One exception is the Amazon Web Services team, where you DO find bloggers, but that’s because they’re like you, basically evangelists for the technology.

    So many of the features of the site are human-impenetrable (because they rely on deep statistics usually) that it’s just not useful for a person to blog about them. Further, Amazon cares very, very deeply about the customer…*but* they usually figure out what the customer wants by watching what they do, not what they say, and optimize for the common customer.

    Beyond that, you should realize that Amazon has built a very, very good customer support department whose very streamlined goal in life is to manage the billions of same-as questions that would end up showing up on a blog, and filter the unusual ones, and the things that are actually issues, up through the company (and they do filter up!).

    That all said, it sounds like the CTO was a bum to you, and I’m sorry you got that kind of reception.

    Maybe you could call him out at Gnomedex, or something.

    I’m an Amazon employee, and I blog, but NEVER about the company. Mostly because nobody would care, my job is so deep in the guts and connective tissue of the platform, arcane magic doesn’t begin to describe it.

  5. so is sounds like the question werner was essentially asking was how can blogging benefit Amazon’s bottomline over and above what they’ve proven to be successful throughout their history?

  6. so is sounds like the question werner was essentially asking was how can blogging benefit Amazon’s bottomline over and above what they’ve proven to be successful throughout their history?

  7. I was at the talk, and, obviously, I’m speaking for myself and not for Amazon.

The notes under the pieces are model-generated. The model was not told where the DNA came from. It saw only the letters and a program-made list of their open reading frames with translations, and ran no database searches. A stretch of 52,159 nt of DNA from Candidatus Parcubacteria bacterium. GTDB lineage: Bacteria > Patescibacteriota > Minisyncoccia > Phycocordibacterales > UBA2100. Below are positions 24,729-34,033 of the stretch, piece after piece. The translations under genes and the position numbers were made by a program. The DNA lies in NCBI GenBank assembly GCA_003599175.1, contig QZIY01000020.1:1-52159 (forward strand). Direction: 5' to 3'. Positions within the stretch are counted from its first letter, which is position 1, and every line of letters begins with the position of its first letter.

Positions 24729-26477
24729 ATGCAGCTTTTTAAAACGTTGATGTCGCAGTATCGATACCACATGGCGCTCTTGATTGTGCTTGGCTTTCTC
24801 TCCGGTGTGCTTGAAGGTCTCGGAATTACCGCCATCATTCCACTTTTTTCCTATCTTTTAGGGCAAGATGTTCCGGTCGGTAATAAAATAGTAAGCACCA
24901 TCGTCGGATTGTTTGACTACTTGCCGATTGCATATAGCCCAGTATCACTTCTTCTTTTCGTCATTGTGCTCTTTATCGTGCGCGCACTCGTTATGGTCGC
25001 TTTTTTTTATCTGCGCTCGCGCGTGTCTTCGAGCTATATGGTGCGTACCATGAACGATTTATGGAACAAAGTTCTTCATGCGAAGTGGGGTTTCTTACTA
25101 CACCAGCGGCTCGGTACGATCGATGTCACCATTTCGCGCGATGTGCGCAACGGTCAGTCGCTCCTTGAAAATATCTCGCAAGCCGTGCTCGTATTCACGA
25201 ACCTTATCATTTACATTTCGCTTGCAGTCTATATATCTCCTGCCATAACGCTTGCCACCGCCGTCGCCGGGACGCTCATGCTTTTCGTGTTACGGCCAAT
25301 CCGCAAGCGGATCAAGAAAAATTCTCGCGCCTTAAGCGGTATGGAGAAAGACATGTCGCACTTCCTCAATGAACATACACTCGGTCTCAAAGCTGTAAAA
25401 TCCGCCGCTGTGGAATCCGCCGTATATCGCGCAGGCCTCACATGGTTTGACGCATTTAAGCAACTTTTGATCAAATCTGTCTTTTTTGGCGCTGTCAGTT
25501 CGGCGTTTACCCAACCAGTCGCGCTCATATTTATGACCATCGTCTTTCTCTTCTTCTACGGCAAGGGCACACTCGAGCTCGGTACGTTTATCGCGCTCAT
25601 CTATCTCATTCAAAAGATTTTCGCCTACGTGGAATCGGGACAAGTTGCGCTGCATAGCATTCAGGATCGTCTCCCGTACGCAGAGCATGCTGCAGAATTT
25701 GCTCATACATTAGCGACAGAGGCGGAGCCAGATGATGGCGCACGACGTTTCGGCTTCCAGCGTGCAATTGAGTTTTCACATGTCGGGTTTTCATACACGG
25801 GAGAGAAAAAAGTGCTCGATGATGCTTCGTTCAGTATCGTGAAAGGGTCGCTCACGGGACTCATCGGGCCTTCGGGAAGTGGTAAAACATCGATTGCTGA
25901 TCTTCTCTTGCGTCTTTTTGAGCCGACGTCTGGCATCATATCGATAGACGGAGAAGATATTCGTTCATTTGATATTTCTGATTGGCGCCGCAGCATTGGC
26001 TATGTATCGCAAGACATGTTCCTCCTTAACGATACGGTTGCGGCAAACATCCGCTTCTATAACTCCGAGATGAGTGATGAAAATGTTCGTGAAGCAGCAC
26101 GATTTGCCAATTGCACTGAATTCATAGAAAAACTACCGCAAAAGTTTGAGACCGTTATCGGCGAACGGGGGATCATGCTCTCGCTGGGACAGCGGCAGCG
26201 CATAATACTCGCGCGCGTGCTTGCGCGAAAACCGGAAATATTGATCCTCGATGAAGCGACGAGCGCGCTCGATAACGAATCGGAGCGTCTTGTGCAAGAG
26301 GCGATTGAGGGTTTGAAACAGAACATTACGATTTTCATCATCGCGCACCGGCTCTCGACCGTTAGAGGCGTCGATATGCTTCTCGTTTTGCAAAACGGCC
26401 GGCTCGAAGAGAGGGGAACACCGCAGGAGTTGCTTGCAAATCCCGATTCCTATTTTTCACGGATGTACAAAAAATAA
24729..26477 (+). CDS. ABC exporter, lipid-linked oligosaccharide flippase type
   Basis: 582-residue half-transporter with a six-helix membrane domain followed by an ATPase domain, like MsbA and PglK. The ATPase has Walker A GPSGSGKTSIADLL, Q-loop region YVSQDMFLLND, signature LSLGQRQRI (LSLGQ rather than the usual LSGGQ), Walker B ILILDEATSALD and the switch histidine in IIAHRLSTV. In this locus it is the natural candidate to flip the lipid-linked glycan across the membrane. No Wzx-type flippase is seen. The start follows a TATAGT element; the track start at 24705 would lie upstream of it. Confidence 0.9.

I read this blog and several others regularly, and I was looking forward to your talk. I expected that you and Shel would be able to answer Werner’s questions easily. As he said, he was deliberately stirring the pot by asking tough, relevant questions.

    Your answers to Werner’s questions and to those of other folks in the audience were unconvincing and even defensive. I don’t think that you convinced anyone who didn’t already agree with you.

    You’re promoting a book for crying out loud. You really should be prepared to answer, succinctly and on the spot, anyone who asks you, “Why should I read your book?” “Everyone else is doing it” (loosely paraphrasing) just won’t cut it with a critical audience. You should be able to explain the advantages of blogging over similar interactive media, such as message boards. You really should be ready to address reasonable counterexamples to your thesis (such as Apple). “Mark my words. They’ll regret it,” (again, loosely paraphrasing) doesn’t convince anyone who doesn’t already agree with you.

    I don’t think Werner was trying to knock you down. He was blunt, but hardly rude. He was asking tough, relevant questions that gave you guys an opportunity to shine. You guys blew it. Hopefully you’ll do a better job with your next tough audience.

  8. I was at the talk, and, obviously, I’m speaking for myself and not for Amazon.

    I read this blog and several others regularly, and I was looking forward to your talk. I expected that you and Shel would be able to answer Werner’s questions easily. As he said, he was deliberately stirring the pot by asking tough, relevant questions.

    Your answers to Werner’s questions and to those of other folks in the audience were unconvincing and even defensive. I don’t think that you convinced anyone who didn’t already agree with you.

    You’re promoting a book for crying out loud. You really should be prepared to answer, succinctly and on the spot, anyone who asks you, “Why should I read your book?” “Everyone else is doing it” (loosely paraphrasing) just won’t cut it with a critical audience. You should be able to explain the advantages of blogging over similar interactive media, such as message boards. You really should be ready to address reasonable counterexamples to your thesis (such as Apple). “Mark my words. They’ll regret it,” (again, loosely paraphrasing) doesn’t convince anyone who doesn’t already agree with you.